The one room that has worked out perfectly—and to which I do not care to change a stitch—is the bedroom. It was a delight in its old iteration, and I’ve tried my best to execute it exactly the same way over here. Sadly, however, my rather large gray nightstands no longer work logistically (blame a cumbersome central A/C unit) so I’m looking for something slightly more scaled-down. My first inclination would never be to go with a white piece for something like this—my brain’s hardwired to consider certain kinds of white furniture very teenaged girl’s bedroom and prissy—but the room itself is all whites, grays, and black, so it makes a certain sense. My official home design guru Stephen has given this one a thumbs-up on the condition that I go to West Elm first and see what the quality’s like in real life, but I’m curious: what do you guys think?
Greetings from my new place, where I can’t stop doing laundry (yes! in-apartment w/d!), looking out my big pretty walls of windows, and and geeking out on my very James Bond refrigerator’s inexplicable video display box. I am pleased to report that my new place makes me as happy in real time as it did in anticipation, and that just enough boxes have been unpacked and cleared for it to feel like the great trauma part of moving has passed, and normal life can again commence. There’s just one kink: as it turns out I’ve got rather a lot of shoes. They had their own dedicated accommodations back in my old place, but here, all bets are off. I know that more than a few of you must have maximal shoes/minimal space issues, so I put it to you: what are the best solutions? Or should I just roll this little wonder into the guest room/office, fill it up, convince myself it’s a cheeky little design moment, and be done with it?
When you’re in the process of moving, there is always that day when your home officially stops looking like itself and starts resembling a manic jumble, and yesterday was it for me. Unassembled wardrobe boxes now line the living room, and piles of packed boxes crowd the spare space that remains; the spoils of a rather epic closet purge lay in trash bags in the guest room, awaiting transport to Housing Works; and there are miles (and miles) to go before I’m done. You’ve got to have a really obsessive, military-precise mindset to get through a move with any grace at all, and sadly, I do not. My dear friend Kiki does, however: she is an exquisite organizer and maker of lists, and invited herself over yesterday to see if she might be of service (is that a good friend or what?) No sooner had she arrived than all of my books were packed, and she’d created my list of marching orders: a detailed rundown of to-dos, all laid out, clear as a bell. And because she is just that excellent, Kiki also brought me this retractable Sharpie, with which I have fallen completely in love. When you’re me and your packing strategy involves wandering from room to room instead of focusing, laser-like, on one area and then moving on to the next, it’s tough enough to keep track of the pen, much less puzzle over what you did with the damn cap.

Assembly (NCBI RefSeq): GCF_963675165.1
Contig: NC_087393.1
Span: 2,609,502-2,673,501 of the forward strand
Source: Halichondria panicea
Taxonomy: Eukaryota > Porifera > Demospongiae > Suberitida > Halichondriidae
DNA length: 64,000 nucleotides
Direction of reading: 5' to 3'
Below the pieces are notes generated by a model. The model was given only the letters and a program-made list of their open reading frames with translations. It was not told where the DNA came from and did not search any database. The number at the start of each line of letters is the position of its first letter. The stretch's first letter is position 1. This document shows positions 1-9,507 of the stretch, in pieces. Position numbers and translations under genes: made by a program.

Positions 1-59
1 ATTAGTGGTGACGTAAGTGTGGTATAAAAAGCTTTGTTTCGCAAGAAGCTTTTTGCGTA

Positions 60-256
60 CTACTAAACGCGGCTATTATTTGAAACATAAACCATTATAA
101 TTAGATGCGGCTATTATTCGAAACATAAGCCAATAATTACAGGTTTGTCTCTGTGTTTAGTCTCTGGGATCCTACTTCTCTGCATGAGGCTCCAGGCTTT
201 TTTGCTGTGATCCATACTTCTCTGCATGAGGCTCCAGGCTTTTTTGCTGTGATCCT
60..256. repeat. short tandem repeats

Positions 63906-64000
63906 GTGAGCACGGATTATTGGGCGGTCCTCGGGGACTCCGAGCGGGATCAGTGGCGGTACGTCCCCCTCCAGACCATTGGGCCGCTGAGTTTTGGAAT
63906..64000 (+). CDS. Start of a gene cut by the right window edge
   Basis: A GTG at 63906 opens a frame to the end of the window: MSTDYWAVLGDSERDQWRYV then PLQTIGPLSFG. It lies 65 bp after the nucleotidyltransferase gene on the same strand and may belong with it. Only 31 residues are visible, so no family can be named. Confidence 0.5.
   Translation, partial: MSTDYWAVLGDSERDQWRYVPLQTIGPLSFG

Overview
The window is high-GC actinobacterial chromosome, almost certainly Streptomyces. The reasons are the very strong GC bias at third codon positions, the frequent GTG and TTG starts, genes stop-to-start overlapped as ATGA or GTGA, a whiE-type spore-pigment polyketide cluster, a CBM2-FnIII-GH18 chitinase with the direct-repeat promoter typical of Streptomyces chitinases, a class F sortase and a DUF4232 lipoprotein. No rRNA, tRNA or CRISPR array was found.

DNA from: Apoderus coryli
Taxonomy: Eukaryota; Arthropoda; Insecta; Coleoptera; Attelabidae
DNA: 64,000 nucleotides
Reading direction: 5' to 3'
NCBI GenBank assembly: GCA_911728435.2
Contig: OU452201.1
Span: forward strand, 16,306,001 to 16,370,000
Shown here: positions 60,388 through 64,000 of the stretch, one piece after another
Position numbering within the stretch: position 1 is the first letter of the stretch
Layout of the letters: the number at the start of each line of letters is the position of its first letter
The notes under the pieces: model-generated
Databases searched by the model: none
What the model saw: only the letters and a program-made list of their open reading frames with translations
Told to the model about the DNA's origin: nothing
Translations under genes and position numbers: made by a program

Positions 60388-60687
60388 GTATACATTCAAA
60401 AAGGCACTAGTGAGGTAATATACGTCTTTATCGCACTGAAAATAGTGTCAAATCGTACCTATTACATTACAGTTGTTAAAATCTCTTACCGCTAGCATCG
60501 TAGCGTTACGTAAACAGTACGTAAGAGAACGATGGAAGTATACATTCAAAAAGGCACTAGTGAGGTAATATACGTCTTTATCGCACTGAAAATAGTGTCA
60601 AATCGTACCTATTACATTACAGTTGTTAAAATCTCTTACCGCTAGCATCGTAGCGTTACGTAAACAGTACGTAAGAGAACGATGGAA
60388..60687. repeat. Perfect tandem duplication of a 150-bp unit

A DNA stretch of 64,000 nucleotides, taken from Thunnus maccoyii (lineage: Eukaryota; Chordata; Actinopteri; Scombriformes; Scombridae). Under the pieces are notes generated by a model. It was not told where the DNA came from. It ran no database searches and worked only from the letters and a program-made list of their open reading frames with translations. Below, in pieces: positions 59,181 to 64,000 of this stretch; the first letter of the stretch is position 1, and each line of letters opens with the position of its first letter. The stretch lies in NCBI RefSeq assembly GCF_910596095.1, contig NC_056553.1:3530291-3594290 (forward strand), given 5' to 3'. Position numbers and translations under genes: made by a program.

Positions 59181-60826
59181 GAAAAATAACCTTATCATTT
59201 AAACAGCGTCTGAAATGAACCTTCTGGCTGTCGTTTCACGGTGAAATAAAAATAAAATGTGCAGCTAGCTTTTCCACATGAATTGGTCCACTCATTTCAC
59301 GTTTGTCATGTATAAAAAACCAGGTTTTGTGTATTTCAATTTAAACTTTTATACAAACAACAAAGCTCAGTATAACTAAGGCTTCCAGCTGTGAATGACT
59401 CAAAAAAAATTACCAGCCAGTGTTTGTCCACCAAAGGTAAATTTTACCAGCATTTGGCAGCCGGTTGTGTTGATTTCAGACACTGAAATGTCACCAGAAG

Steven Alan has a nice little partnership going with West Elm, and it’s a good way to incorporate the modern organic* look of his home store into your life for not quite as much cash. It’s also pretty much all a celebration of Steven Alan’s love of stripes, which is fine by me. I like that this pillow could work as well in a midcentury room as it could in something more rustic.
And this makes me think I could live with and enjoy a striped duvet cover, which is not something I might have previously imagined.
I like the off-register effect of the stripes not matching up on this rug.
*I really just guessed at this. You home design types out there will correct me if I’ve mischaracterized his aesthetic.
Just because we all use our phones as alarm clocks these days doesn’t mean our nightstands don’t deserve better. I like this retro-ish design—and the one with the black face in particular—because it reminds me of this rather more pricey classic.